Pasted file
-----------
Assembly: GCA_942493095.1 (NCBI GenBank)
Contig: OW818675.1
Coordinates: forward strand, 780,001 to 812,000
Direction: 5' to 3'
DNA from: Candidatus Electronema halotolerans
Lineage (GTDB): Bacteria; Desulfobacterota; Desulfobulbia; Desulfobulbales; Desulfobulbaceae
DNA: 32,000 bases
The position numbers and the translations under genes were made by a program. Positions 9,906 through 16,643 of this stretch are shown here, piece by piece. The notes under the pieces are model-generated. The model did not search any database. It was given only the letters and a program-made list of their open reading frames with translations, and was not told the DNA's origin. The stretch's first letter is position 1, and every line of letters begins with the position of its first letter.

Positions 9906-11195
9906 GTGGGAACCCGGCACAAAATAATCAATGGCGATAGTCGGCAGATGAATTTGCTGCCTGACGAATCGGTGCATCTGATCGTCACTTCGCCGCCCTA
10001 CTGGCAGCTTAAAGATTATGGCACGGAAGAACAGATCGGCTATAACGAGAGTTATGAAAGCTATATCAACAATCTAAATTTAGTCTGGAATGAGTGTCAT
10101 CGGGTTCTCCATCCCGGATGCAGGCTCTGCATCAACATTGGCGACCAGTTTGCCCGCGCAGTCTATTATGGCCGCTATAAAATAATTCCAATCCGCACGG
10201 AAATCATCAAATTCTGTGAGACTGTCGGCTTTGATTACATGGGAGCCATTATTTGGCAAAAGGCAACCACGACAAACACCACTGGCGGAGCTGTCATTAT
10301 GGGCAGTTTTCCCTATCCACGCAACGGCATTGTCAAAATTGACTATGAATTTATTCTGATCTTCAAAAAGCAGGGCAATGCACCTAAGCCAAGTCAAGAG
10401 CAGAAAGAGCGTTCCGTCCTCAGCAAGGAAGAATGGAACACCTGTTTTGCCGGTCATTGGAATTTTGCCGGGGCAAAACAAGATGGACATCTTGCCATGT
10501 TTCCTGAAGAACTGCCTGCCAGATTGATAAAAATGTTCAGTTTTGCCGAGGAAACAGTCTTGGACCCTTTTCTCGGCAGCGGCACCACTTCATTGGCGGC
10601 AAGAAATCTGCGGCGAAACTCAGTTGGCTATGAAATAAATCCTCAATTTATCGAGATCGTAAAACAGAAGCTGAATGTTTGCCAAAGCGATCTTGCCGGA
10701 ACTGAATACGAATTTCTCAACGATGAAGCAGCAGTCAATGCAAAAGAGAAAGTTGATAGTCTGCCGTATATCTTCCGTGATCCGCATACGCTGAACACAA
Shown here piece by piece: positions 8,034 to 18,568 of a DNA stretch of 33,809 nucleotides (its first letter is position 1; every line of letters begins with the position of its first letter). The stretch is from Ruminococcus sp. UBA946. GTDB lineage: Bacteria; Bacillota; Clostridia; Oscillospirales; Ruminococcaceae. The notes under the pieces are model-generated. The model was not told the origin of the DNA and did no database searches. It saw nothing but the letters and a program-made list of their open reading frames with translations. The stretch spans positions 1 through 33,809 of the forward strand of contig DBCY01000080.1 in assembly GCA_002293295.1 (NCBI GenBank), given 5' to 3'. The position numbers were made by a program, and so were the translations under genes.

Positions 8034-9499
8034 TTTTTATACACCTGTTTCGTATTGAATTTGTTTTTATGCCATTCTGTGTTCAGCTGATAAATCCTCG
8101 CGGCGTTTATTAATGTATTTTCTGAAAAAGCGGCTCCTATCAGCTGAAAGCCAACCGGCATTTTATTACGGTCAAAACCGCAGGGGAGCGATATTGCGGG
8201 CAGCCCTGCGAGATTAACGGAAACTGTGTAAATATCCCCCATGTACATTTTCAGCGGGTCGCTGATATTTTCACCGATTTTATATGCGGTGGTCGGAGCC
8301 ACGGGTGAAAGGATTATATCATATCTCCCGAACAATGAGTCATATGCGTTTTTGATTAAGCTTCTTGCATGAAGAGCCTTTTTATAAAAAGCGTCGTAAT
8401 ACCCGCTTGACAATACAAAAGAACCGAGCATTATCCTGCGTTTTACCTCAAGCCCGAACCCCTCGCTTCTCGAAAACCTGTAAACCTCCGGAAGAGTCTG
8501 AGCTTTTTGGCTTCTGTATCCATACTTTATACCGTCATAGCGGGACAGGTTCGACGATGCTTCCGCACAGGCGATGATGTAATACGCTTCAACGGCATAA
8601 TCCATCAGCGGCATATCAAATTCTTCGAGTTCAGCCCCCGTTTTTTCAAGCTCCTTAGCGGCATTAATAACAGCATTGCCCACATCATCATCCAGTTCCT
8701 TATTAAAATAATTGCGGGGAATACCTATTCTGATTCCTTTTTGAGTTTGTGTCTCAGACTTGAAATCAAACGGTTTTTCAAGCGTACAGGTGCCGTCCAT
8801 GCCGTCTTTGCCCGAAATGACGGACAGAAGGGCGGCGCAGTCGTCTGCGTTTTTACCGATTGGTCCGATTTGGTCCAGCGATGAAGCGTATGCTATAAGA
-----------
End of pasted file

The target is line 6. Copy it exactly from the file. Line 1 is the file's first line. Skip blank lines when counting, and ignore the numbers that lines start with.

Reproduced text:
Lineage (GTDB): Bacteria; Desulfobacterota; Desulfobulbia; Desulfobulbales; Desulfobulbaceae